On January 25, 2017, the Patent Trial and Appeal Board dismissed three petitions filed by Covidien LP challenging U.S. Patent No. 7,062,251 (the “’251 patent”) owned by the University of Florida Research Foundation Inc. (UFRF). The PTAB held that state sovereign immunity applied to inter partes reviews, shielding UFRF from liability.
The dispute between Covidien and UFRF arose from a breach-of-license contract between the parties concerning the ’251 patent. In a Florida state court action, UFRF alleged that Covidien breached its contract with UFRF. Covidien filed a declaratory judgment counterclaim of noninfringement. Covidien removed the case to the Northern District of Florida, where UFRF argued that it was an arm of the state of Florida and therefore entitled to state sovereign immunity protection under the 11th Amendment. The district court agreed and remanded the action back to state court.
UFRF argued that the same immunity applied and required dismissal of Covidien’s petitions. The PTAB agreed, relying on the Supreme Court’s opinion in Fed. Mar. Comm’n v. South Carolina State Ports Auth.1 and the Federal Circuit’s decision in Vas-Cath, Inc. v. Curators of the University of Missouri.2 Covidien argued that these decisions did not apply to inter partes reviews because patents are public rights and that 11th Amendment immunity is limited by a public-rights exception. The PTAB disagreed, stating that the case law Covidien relied on did not address the issue before the PTAB. Covidien also argued that sovereign immunity is irrelevant because inter partes reviews are not suits against the state, but instead are directed at the patent itself. The PTAB disagreed with this argument as well, observing that inter partes reviews are not directed only at the patent and that the AIA provides protection for patent owners who are harassed through the inter partes review process.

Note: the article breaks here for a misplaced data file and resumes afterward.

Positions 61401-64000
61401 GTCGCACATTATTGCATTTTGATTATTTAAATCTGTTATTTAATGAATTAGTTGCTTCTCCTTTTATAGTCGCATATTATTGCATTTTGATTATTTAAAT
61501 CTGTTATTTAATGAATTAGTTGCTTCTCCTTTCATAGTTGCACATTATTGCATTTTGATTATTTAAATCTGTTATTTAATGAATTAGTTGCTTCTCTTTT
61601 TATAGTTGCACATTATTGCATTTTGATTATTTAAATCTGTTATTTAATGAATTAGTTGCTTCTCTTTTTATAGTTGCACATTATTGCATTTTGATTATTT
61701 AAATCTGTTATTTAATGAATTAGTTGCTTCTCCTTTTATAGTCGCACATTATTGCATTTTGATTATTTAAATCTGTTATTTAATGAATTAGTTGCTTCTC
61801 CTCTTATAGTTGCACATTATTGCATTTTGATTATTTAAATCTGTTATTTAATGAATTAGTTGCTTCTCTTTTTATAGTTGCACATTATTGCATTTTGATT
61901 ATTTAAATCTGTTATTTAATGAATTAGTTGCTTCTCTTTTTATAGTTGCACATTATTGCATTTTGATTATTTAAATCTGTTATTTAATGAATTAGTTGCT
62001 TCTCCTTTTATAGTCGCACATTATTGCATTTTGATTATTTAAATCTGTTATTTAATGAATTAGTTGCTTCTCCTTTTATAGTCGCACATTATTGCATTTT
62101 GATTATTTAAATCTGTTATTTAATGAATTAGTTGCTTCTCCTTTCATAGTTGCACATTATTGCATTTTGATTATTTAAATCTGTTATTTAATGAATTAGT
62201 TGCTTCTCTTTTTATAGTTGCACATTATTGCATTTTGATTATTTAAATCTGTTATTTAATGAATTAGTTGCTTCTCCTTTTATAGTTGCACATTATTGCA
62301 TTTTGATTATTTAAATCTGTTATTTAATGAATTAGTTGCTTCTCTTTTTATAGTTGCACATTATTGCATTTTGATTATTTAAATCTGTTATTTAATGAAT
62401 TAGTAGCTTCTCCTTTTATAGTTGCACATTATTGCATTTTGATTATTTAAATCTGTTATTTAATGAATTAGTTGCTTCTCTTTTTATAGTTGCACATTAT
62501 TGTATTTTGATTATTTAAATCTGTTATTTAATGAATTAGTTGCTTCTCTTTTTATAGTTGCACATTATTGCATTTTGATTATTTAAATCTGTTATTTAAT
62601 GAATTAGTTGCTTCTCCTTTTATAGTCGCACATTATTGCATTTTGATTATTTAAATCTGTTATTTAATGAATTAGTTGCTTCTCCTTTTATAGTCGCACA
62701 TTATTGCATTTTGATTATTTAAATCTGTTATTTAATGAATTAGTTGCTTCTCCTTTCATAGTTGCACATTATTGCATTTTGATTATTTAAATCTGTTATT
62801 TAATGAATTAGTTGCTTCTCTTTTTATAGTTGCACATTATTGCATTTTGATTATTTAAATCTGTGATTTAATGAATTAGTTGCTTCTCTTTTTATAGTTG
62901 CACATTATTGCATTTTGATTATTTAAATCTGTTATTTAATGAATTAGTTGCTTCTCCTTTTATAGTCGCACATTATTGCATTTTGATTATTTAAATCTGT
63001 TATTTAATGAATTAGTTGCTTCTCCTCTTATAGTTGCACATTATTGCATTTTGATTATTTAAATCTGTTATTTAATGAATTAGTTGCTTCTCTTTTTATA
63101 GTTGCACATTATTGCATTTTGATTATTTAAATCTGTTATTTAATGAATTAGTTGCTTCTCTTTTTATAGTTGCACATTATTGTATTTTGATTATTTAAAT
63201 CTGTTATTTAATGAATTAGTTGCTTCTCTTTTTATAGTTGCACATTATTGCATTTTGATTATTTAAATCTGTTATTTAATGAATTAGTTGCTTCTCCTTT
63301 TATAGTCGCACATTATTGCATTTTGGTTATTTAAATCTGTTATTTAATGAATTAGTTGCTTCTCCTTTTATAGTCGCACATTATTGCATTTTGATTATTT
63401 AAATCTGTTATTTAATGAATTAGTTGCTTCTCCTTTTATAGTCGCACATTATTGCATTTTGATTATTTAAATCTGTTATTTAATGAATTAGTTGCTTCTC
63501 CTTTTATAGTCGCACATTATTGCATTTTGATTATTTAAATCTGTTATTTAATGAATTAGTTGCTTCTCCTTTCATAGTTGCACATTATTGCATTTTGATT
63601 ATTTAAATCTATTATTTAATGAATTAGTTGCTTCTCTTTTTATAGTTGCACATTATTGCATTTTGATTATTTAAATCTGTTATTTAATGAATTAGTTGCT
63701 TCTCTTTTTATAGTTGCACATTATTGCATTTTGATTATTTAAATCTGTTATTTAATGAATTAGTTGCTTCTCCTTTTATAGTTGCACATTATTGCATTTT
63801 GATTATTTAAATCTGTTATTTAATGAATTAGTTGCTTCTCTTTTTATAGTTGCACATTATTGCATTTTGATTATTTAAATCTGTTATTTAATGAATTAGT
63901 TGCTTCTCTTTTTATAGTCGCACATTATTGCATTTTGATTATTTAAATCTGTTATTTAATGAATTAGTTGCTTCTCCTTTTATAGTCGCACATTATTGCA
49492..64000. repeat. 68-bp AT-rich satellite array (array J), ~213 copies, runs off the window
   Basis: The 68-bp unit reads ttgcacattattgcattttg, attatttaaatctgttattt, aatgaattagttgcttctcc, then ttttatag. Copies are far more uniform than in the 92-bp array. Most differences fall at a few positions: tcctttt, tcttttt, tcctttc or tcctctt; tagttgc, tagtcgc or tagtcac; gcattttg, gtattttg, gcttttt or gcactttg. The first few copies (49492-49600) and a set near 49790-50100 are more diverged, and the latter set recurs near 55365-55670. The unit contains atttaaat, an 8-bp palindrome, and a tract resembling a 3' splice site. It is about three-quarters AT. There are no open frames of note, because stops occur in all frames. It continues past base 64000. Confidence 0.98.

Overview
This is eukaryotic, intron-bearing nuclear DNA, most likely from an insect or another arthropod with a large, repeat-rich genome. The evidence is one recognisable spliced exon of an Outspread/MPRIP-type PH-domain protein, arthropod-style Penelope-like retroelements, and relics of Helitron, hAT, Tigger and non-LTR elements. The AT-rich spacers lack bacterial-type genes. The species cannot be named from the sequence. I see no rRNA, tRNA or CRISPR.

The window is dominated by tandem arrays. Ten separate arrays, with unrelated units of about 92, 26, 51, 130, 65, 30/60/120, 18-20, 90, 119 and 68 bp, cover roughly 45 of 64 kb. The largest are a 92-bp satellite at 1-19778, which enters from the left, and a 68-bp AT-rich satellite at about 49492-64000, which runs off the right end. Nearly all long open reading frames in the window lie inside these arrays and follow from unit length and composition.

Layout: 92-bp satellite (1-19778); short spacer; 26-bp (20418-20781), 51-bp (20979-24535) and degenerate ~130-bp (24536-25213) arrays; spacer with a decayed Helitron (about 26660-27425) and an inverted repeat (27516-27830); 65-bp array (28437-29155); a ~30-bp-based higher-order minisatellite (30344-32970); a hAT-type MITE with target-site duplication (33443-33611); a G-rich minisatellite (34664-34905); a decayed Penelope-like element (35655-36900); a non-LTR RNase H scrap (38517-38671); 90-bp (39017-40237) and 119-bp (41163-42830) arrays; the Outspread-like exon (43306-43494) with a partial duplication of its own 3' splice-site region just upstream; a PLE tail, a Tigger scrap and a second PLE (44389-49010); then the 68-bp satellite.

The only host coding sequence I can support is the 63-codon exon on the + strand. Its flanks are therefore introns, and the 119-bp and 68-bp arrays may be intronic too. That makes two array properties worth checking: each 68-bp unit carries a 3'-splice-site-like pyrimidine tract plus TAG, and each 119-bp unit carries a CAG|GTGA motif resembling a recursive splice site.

The PTAB held that inter partes reviews are adversarial and that they are similar to civil litigation in federal courts. The PTAB also noted similarities between the role of an APJ in an inter partes review and the role of an Article III judge in a civil litigation. The PTAB concluded that the similarities between the nature of an inter partes review and a civil litigation are “sufficient to implicate the immunity afforded to the States by the Eleventh Amendment.”
Next, the PTAB analyzed whether UFRF was “an arm of the State.” UFRF argued that a district court had already held that it was an arm of the state and that the PTAB should follow this previous determination. The PTAB found that UFRF was statutorily connected to the state of Florida as a direct-support organization, and that the University of Florida and state of Florida operated significant control over UFRF. Based on the state’s control over UFRF and the previous district court’s finding, the PTAB found that UFRF was an arm of the state of Florida and that the 11th Amendment immunity applied. The PTAB dismissed all three Covidien petitions.
Covidien LP v. Univ. of Fla. Research Found., Inc., IPR2016-01274, IPR2016-01275, IPR2016-01276 (Jan. 25, 2017).
1 535 U.S. 743 (2002).
2 473 F.3d 1376 (Fed. Cir. 2007).